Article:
Thursday, April 11, 2013

a real life conversation...

nearly two weeks ago, while we were at STAR center, i found myself eavesdropping on one side of a phone conversation. harrison and jeremy were playing in the big gym while graham and i sat in the observation room. there was a blonde-haired, jetpack-wearing girl playing hide-n-seek with her therapist and mommy on one side of the gym while jer was catapulting our brown-haired, jetpack-wearing boy through the air on the other.

cell phones aren't allowed during therapy sessions but it was clear exceptions were made in this case. the mom excused herself from her daughter's play time to make a quick phone call. here is some of what i heard...

"we need to figure out what to do this afternoon"

"the tests showed significant issues so they need us to come back later today"

"cognitive problems"

"i know. i know. we can discuss it later"

"she really needs to regulate"

"no, i don't think that will work"

"probably best to head back to the hotel and just relax for a while"

"i can't expect her to deal with a restaurant right now. could you just pick up some lunch for us?"


"love you too"


i heard an exhale. a breath that surely did not bring cleansing. perhaps, though, it offered emotional stability; a way to keep the tears at bay. or maybe momentary clarity; a way to get back to the task at hand.

she got up, walked back into the gym and squatted down next to her tire-swinging daughter. as she turned her head to look at her little girl, i was able to read the expression on her face. i saw pain in her eyes. fear. the unknown. and i saw deep pools of love. that mama was so engaged, so focused, so in tune with her child.

what i saw next moved me immensely. face to face with her daughter, that incredible mom smiled so warmly, so brightly, so intensely. as if i had been staring at the sun, my eyes burned with tears and i had to look away.

a mother's bravery is astounding. a mother's resolve is extraordinary. a mother's ability to be exactly what her child needs is breathtakingly beautiful.

let's digest this real life conversation:
first, not everyone is fortunate to live so close to STAR center. people come from to do therapy here. it was clear this family had temporarily relocated to denver from out of town. that's stressful.

second, this mom just found out her daughter has significant cognitive issues. i don't know what that means exactly but i know it's no small thing. it hurts us when things aren't quite right with our kiddos. that's stressful.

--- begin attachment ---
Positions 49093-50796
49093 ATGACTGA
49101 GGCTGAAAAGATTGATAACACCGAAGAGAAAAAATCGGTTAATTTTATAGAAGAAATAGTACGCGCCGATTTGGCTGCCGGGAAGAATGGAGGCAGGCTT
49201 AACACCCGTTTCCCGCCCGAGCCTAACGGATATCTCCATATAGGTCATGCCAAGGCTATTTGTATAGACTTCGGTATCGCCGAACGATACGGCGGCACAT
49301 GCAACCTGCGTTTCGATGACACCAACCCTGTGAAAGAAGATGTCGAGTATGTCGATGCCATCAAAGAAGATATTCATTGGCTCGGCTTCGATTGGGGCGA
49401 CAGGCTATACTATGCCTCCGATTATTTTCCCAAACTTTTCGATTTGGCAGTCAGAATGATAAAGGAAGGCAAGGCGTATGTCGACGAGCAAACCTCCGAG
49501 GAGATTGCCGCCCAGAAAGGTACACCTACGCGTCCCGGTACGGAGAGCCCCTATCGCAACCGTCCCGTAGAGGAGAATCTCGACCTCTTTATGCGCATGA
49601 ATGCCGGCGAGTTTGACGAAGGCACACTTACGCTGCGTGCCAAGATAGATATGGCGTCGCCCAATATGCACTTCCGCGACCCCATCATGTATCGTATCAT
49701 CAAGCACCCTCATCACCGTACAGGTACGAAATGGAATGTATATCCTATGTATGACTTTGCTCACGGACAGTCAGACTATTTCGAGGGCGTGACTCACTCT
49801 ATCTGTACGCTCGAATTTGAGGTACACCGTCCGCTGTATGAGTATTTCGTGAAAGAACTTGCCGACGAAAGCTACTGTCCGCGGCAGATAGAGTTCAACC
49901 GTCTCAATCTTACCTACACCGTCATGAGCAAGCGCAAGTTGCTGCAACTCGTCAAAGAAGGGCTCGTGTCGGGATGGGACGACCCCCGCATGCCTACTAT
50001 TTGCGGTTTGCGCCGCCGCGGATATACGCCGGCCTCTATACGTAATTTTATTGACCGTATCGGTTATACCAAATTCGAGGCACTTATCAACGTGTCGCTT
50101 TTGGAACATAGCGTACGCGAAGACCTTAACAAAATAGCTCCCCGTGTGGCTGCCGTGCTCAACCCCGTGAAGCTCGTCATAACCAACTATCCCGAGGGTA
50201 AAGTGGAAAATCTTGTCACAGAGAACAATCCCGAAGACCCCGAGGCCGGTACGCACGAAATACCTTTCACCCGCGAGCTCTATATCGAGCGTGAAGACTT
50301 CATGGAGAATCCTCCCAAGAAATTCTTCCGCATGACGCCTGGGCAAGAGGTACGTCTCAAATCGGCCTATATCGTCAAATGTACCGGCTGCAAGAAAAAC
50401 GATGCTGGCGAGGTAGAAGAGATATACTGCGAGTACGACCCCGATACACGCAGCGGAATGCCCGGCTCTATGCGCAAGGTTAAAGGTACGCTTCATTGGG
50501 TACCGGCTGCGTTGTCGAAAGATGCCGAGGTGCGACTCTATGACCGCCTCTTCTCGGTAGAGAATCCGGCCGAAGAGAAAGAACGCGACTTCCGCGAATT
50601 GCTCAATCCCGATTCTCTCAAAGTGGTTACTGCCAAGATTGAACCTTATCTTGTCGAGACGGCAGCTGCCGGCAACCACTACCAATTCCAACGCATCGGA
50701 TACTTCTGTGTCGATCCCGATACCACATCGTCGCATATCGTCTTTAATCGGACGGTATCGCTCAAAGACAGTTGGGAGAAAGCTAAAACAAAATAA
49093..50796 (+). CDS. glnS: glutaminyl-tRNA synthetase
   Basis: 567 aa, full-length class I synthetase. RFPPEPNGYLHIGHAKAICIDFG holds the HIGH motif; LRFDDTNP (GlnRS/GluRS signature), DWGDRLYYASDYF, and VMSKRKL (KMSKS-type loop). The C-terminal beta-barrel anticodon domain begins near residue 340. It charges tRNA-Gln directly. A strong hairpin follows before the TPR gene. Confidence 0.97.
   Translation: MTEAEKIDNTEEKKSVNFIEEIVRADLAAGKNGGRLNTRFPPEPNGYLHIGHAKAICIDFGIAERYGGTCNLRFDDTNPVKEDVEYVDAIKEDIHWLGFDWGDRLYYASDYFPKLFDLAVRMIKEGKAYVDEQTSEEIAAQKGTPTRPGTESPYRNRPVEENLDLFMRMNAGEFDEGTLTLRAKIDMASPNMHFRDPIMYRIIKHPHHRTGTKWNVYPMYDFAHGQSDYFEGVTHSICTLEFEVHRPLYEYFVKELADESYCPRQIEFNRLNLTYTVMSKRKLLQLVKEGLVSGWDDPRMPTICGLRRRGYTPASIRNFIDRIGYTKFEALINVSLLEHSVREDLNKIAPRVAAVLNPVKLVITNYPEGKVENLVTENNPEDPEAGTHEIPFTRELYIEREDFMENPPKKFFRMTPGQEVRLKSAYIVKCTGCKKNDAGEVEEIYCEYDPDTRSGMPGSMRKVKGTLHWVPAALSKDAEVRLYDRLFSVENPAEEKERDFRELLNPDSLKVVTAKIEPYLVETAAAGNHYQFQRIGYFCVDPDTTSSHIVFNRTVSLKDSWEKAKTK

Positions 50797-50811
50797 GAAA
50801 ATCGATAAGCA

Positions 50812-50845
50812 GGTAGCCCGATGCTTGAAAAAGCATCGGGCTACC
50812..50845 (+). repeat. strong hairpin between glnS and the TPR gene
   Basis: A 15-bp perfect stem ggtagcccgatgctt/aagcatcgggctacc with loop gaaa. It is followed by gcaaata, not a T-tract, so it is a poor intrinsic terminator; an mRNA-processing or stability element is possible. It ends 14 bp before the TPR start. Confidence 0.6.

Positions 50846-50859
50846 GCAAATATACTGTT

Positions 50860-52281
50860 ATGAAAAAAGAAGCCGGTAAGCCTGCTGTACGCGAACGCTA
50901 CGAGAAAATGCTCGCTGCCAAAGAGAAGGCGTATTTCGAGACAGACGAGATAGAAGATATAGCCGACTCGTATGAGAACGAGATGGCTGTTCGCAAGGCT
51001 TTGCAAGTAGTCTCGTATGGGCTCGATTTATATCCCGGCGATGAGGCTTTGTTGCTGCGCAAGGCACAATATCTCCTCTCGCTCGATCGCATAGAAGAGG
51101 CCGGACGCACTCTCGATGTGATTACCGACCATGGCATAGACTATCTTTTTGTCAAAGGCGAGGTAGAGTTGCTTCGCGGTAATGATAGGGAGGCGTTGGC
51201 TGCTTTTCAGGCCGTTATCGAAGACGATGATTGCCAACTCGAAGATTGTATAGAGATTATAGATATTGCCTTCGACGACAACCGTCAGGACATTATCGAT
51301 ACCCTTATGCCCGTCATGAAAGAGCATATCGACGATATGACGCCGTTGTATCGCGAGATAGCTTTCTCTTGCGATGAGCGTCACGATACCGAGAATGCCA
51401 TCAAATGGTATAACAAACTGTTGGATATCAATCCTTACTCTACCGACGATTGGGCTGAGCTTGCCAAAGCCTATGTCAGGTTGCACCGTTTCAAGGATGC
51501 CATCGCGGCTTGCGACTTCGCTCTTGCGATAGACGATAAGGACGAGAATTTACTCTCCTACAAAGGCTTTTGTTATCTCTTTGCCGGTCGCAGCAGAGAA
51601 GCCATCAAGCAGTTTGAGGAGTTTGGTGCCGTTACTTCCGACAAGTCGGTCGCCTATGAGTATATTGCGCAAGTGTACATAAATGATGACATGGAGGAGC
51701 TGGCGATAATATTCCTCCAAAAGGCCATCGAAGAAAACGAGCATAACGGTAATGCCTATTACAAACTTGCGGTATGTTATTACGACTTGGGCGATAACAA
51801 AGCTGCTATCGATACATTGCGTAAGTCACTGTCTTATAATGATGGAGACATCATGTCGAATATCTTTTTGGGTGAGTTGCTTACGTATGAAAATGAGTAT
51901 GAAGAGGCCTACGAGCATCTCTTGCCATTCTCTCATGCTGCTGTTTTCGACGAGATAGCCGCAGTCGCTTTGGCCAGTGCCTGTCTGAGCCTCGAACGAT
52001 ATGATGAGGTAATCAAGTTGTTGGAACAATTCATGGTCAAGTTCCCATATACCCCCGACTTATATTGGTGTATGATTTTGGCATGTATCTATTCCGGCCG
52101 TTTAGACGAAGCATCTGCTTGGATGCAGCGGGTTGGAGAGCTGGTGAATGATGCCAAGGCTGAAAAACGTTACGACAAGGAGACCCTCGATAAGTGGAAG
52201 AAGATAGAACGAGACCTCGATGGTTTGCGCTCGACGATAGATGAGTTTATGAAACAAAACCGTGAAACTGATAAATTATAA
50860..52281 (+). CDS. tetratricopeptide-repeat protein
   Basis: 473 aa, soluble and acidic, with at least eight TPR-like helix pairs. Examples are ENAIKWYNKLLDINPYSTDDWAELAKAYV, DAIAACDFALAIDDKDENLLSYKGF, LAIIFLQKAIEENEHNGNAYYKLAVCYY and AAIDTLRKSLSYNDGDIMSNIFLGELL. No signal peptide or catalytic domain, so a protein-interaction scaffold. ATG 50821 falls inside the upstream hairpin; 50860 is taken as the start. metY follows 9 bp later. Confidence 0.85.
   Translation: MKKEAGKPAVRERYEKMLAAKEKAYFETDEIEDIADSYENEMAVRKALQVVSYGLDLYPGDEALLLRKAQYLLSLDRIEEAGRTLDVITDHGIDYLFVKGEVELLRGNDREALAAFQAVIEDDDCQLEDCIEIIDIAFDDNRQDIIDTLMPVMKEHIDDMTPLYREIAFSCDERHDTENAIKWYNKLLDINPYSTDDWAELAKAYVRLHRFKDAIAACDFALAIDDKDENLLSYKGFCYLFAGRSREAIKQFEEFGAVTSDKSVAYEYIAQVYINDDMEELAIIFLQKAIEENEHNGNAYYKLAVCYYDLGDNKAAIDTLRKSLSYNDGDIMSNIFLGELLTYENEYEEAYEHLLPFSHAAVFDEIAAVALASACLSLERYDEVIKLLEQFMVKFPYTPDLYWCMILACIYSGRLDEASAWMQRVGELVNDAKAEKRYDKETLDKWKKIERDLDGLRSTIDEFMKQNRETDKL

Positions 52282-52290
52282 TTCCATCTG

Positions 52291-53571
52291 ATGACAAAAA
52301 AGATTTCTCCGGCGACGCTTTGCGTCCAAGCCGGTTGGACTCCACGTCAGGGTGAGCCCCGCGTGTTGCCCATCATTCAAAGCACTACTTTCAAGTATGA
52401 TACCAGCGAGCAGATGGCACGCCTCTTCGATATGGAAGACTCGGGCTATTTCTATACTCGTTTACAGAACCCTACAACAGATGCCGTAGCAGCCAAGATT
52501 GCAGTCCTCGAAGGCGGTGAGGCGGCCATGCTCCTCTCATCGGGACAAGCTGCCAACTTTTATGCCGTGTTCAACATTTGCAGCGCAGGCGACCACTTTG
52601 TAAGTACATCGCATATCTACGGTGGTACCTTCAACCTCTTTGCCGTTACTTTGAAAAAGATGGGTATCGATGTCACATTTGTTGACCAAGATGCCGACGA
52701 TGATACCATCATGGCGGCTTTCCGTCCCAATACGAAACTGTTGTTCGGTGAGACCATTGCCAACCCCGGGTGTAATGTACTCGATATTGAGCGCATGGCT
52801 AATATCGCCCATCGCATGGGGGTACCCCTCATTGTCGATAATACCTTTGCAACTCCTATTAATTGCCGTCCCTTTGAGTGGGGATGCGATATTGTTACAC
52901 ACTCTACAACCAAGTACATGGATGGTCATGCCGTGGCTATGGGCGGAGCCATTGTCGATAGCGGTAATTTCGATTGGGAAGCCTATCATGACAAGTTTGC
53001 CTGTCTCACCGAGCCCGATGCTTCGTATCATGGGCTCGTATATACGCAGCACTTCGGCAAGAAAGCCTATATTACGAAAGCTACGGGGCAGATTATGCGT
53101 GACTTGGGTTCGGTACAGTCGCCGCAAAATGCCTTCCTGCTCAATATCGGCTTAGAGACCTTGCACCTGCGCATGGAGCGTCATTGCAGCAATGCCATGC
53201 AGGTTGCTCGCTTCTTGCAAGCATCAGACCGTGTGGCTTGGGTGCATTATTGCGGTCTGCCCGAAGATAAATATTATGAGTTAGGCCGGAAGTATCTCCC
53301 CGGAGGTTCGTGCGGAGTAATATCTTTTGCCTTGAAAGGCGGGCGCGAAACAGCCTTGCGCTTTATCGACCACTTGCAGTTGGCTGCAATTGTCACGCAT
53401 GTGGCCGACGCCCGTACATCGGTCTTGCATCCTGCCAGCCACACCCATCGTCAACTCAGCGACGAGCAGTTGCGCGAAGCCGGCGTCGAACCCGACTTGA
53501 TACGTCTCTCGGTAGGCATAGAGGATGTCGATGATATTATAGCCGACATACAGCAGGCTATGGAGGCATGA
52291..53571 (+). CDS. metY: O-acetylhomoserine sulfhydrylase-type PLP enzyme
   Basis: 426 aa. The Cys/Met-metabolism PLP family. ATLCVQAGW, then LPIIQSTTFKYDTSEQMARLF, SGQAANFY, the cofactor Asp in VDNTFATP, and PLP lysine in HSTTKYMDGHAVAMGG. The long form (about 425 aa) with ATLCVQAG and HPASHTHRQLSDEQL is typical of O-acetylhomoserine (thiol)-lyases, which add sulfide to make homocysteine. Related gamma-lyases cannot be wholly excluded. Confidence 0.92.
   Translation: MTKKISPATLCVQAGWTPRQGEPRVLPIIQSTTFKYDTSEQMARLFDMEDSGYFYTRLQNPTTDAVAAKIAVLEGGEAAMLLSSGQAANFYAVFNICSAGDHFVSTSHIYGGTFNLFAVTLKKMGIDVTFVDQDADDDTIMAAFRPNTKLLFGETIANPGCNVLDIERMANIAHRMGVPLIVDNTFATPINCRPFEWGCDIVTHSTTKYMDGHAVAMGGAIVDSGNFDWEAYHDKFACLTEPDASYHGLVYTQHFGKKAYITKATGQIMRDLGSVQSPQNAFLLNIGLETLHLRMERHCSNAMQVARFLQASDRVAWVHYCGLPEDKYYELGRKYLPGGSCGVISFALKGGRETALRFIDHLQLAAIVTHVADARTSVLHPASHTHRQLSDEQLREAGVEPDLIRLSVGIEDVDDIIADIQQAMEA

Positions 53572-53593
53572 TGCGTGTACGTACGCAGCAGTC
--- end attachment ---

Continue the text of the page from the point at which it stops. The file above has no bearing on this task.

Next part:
third, her daughter also struggles with sensory issues. this mom has to think about how the simplest everyday occurrences will affect her daughter. they can't go out for lunch, even if that would be the easiest option, because her daughter needs to regulate. that's stressful.

i'm certain these few bullet points don't even begin to cover the storm within that mother's mind and heart that morning. and yet she dug deep. she managed to pull out just a little bit more - more strength? more hope? more love? more patience? more attention? more encouragement? more reassurance? - to give to her child.

more of all those things, i think.

more of herself. 

because that's what mothers do.

we give ourselves. more than we think we have within us to give.

and this particular mother did it in such a masterful way that i sat in awe and wept at the artistry.

since witnessing that moment i've had time to analyze why i was so deeply touched by this mommy's actions. while i do believe it's true that our ability, as mothers, to be what our children need is stunning, i've also come to realize this: all our children really need is for us to be ourselves.  

1 comment:

TutyFrutyJudy said...

This brought tears to my eyes too. I know so many mothers who work so hard and give so much of themselves in order for their children to thrive. There must be languages where the word for mother is synonymous with giving, it certainly should be in the English language.

Thank you for sharing her struggle, pain and triumph so beautifully.